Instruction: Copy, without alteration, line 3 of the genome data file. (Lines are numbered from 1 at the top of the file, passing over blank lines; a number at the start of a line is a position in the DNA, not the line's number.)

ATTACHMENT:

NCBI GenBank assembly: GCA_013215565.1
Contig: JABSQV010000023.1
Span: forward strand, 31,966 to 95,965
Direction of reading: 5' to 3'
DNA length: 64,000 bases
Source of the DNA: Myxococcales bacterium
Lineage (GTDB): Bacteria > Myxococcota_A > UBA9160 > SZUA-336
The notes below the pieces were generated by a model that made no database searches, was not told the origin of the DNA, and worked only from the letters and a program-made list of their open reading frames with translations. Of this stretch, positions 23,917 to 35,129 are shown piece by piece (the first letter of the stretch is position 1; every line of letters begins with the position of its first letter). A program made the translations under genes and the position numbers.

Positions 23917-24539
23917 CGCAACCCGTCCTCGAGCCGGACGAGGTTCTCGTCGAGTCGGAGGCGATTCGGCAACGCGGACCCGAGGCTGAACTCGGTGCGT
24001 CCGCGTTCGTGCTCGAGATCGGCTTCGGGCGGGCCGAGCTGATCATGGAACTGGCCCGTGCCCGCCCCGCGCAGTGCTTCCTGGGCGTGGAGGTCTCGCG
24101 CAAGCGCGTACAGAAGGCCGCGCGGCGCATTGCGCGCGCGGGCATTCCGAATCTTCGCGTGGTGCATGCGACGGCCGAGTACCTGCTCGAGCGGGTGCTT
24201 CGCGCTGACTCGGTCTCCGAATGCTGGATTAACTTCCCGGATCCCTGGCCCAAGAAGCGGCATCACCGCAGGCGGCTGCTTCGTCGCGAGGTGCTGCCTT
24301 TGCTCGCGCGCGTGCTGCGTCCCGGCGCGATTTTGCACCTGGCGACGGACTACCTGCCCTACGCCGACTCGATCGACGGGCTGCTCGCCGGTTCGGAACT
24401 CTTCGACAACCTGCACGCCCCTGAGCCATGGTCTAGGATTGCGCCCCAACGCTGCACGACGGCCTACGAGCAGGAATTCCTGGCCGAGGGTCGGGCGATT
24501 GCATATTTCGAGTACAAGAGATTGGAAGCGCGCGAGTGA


Span: forward strand, 31,966 to 95,965